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From Raphaël Luta <>
Subject Re: Why not using Magnolia
Date Fri, 18 Mar 2005 13:29:20 GMT
Stéphane Croisier wrote:
> At 13:16 18/03/2005, you wrote:
>> Actually, this may change soon, provided the LGPL-based project is 
>> willing to provide a "clarification of intent" like Hibernate which 
>> clearly states how they see the LGPL apply in the java context.
>> IMO, there are better LGPL-alike licenses that can non-ambigously
>> be applied in the java world (like the Mozilla MPL) but each project
>> should chose what suits them best. AFAIK, MPL dependencies are OK.
> There was such a debate in the Jakarta General mailing list this fall 
> about Hibernate:

> But AFAIK the situation has not changed. The LGPL is unclear. The ASF 
> waits that the FSF clarifies the situation and the FSF will not move (at 
> least the launch of the revised GPL version planned for this year I 
> believe).

Actually, there are some advances behind the doors because there's a 
strong demand from the ASF and LGPL projects themselves. The LGPL ban
is not

> Finally, a "clean" dependency on Hibernate with some abstraction layers, 
> why not (exactly what we contributed in Jackrabbit with an Hibernate and 
> an OJB persistance layer implementation. Users have the choice to use 
> either a full BSD like license stuff or to take the risk to use 
> Hibernate. But as a company you can based your choice on some LGPL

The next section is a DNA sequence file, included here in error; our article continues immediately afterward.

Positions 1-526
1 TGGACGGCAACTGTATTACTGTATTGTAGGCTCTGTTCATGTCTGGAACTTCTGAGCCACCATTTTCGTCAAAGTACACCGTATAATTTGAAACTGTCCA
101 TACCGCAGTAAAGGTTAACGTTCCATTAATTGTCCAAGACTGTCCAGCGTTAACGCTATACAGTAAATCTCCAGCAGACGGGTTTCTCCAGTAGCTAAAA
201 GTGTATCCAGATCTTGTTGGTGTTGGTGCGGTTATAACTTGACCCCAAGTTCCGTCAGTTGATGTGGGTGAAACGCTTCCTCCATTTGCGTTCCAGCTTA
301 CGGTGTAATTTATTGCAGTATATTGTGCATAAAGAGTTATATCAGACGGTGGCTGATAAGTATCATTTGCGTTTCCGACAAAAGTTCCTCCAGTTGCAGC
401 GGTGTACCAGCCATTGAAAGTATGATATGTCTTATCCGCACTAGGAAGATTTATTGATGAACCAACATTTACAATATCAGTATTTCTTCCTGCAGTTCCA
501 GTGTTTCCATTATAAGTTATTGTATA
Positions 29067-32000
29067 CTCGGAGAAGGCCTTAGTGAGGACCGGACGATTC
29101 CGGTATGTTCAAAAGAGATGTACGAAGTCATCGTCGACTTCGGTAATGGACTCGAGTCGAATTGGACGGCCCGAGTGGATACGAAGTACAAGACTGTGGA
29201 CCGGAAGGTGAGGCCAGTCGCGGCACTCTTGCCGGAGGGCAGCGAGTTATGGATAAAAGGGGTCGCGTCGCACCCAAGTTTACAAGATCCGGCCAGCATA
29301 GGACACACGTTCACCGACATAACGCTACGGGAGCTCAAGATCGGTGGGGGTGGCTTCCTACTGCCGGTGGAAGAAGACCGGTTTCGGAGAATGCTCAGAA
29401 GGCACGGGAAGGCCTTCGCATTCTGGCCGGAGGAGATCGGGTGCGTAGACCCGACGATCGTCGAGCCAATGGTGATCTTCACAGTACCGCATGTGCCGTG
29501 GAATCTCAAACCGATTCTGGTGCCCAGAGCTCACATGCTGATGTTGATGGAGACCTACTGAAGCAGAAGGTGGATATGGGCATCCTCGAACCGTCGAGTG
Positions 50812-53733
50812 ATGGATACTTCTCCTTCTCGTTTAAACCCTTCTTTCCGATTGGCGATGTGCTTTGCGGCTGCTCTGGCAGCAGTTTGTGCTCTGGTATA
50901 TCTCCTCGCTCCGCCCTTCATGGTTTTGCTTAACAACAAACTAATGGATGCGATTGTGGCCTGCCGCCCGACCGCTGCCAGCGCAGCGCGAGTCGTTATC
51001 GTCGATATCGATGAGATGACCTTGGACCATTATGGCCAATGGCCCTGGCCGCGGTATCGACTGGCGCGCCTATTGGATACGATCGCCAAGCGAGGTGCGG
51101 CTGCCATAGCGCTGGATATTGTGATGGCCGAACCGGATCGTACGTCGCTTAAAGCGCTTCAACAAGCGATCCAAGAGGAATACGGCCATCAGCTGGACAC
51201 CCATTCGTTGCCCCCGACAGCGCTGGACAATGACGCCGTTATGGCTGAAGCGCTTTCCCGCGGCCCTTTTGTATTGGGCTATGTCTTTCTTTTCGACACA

> "interpretations" published on a web site (and a web page is so easily 
> modified, especially with a CMS ;-) )... so the original LGPL text is 
> the key.

Not really, when you get a package under a given licence, you get a copy
of the licence and that can't be retroactively changed later on, 
although you can be prevented from using an updated version of the 
package due a licence change. If this is licence is written as LGPL+
additional project specific clauses then that's what is enforceable and
not what the FSF decides.
Ultimately, licencing terms are decided by copyright holders not the
foundation that provides the "standard" OSS licences.

>> All code hosted by the ASF needs to be Apache licensed but we can have
>> dependencies on external code that have compatible licenses even if 
>> they are not ASL.
> If they are smoothly coupled yes (cf the example above for the 
> peristence layer of Jackrabbit) but in the case of a CMS/Portal 
> integration, can we really speak of loosely coupled link?
> But there is an easy solution to this problem: Why Magnolia does not 
> change its license from LGPL to ASL? ;-)

Changing from LGPL to ASL is a significant business decision...

Raphaël Luta -
Apache Portals - Enterprise Portal in Java

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